When I consider the role of the minister, I am constantly reminded of James 3:1: “Not many of you should become teachers, my fellow believers, because you know that we who teach will be judged more strictly.” This is a haunting reminder for those of us who serve in this role. It means that all of our arguments about what is right and true and all of this need to be subsumed to what is wise, appropriate, and best for our flocks. I understand that it might not seem fair that a pastor needs to be more careful about what they say or do or spend, but you know what? That’s just the way it is. Our financial choices are just as pastoral as the counsel we provide or the sermons we preach.
Please note that this does not exempt everyone else from making wise and godly decisions with their life. It just means that the impact their decisions have may not be nearly as widespread within the community of faith as a poor choice by a Pope or bishop or Steven Furtick or whomever.
The questions surrounding pastors and finances are not meant to resolve around what is possible (i.e. how much can I make and still get away with it), but rather what is wise. Is it legitimate that a leader of a successful multi-thousand member group, published author, and sought-after speaker would make enough money to build a 16,000 square foot house? Absolutely. Does it makes sense for a pastor to allow themself to do so? No. Is it wise? No. Is this going to help the ministry to which God has called them? I can’t see how. I can only see it causing the kinds of problems it does. Sometimes we have to give up what we think we deserve.
I don’t know the average salary or cost of homes in North Carolina, but I can tell you that houses this size cannot be the norm. If Furtick were pastoring in some parts of the world his home’s price (but not the square footage) might be a little closer to the average, but even then there would be some serious questions. A helpful answer, in light of this, would be for pastors–if possible–be paid or only accept reimbursement (from any source) according to some metric of what an average localized professional salary might be. I think such a rule has potential, for it guarantees a liveable wage even while is does not allow the pastor to face accusations of earning “too much.”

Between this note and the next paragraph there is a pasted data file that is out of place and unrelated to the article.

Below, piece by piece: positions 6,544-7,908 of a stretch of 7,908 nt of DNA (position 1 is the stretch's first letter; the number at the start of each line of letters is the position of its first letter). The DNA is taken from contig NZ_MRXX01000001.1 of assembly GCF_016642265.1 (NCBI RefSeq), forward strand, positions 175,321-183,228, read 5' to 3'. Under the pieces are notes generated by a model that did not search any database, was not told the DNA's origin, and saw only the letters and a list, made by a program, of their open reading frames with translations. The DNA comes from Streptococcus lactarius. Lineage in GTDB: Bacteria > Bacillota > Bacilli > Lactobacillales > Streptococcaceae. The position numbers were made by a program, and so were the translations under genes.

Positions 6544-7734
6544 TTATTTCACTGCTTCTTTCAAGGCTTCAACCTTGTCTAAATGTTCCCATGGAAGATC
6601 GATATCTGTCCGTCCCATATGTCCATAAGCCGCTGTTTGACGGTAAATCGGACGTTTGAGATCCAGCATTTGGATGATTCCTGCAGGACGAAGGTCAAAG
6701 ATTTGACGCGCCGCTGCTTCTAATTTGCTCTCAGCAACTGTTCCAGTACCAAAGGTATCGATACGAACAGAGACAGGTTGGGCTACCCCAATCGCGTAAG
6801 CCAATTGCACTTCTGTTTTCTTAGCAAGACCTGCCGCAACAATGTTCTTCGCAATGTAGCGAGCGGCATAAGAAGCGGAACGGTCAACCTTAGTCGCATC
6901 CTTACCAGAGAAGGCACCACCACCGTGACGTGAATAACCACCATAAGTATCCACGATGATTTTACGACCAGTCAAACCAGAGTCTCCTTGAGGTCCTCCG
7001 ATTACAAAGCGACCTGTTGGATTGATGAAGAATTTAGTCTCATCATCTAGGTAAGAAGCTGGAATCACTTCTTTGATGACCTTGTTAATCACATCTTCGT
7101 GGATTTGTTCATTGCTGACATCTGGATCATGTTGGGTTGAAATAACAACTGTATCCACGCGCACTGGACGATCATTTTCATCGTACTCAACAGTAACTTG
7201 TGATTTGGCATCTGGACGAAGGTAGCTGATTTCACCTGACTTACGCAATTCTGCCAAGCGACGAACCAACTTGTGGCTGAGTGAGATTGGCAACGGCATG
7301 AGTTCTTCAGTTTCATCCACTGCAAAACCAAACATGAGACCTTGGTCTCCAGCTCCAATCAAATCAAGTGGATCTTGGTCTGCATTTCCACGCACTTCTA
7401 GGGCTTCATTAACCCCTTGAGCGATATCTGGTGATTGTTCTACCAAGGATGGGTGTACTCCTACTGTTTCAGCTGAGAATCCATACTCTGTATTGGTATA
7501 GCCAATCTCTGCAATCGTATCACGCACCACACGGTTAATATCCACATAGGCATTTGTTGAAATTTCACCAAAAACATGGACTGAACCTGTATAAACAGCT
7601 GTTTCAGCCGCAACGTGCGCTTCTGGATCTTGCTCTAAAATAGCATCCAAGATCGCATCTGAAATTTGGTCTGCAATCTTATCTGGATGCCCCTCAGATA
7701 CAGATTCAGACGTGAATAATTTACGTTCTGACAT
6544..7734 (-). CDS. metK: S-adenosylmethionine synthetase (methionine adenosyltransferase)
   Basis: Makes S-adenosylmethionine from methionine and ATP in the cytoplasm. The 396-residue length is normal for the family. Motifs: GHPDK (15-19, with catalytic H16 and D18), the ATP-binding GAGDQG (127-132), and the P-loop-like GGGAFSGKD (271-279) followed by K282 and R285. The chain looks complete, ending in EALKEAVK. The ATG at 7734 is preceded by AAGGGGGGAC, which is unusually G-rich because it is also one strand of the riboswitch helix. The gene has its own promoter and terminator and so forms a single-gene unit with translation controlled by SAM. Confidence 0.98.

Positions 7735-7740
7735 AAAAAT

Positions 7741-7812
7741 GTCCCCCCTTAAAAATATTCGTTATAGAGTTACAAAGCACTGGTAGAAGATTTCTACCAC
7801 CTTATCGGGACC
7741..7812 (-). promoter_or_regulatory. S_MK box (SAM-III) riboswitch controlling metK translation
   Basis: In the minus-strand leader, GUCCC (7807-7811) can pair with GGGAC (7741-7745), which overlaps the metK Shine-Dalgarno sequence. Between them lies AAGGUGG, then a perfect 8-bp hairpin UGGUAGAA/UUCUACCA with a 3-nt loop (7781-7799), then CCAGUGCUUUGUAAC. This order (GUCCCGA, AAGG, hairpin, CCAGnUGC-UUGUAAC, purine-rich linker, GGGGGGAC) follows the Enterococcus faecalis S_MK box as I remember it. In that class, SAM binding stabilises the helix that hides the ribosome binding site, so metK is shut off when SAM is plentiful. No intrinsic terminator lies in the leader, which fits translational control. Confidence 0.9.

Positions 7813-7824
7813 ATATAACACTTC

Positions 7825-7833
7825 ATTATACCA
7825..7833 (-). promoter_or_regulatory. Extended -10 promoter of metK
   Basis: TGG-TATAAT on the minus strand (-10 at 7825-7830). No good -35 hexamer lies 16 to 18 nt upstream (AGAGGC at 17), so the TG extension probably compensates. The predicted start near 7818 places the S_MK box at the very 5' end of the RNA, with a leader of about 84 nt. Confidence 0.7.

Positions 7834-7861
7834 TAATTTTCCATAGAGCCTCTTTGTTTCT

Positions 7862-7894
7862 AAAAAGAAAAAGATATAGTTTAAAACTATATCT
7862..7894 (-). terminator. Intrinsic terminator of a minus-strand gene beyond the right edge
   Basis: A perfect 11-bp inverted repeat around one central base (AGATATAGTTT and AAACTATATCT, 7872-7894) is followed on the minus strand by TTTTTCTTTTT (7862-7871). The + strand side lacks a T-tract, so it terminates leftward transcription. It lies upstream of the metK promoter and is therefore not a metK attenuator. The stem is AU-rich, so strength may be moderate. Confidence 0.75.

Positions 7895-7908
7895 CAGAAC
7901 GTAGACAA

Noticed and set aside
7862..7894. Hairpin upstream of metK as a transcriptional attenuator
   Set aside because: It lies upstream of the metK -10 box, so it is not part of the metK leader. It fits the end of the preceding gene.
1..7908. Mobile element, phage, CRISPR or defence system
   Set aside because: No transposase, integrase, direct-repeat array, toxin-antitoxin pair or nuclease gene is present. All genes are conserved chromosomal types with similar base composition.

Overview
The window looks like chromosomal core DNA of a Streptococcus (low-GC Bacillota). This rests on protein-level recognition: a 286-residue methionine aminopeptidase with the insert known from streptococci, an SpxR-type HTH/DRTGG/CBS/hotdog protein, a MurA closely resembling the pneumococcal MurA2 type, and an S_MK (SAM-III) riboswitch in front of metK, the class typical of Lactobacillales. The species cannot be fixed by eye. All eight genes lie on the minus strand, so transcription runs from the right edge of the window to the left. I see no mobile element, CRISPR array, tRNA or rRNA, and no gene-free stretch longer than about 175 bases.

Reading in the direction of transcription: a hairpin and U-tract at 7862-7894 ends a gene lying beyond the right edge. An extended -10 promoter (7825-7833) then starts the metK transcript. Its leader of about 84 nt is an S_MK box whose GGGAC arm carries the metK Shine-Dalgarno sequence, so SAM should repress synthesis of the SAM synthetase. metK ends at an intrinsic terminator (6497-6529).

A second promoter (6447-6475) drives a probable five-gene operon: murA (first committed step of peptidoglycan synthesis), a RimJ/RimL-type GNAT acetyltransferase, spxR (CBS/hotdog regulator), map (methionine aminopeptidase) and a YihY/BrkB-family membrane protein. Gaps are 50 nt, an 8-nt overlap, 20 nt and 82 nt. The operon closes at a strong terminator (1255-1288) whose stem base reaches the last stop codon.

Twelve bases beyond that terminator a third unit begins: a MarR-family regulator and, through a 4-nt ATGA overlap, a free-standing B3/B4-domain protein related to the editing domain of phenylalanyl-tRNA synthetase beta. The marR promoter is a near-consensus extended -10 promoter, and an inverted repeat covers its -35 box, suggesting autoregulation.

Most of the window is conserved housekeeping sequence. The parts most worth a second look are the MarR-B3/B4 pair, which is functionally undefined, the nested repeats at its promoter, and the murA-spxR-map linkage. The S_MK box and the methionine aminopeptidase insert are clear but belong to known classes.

I’ve heard one suggestion that this could be tied to what teachers or administrators at a local public school might be paid. More than this would put the pastor out of alignment with his or her community. While some churches might not even be able to afford even this number because of their size, this locally based figure might be a kind of benchmark for a maximum salary: whether it is a church of 200 or 2000 or 20,000. Having more people in your church might make you feel like you should earn more, but this does nothing to change what the average person in your church earns or sacrificially gives.
What to do as a celebrity pastor with all the other money that comes your way from speaking and writing books (the latter is, of course, where Furtick has said the money for his house derives)? Well, a good deal of it probably ought to be given away…and in no case ought it to be used in the pursuit of excess. Wisdom, prudence, and real servant leadership demands otherwise. That’s just some of what being a pastor is all about.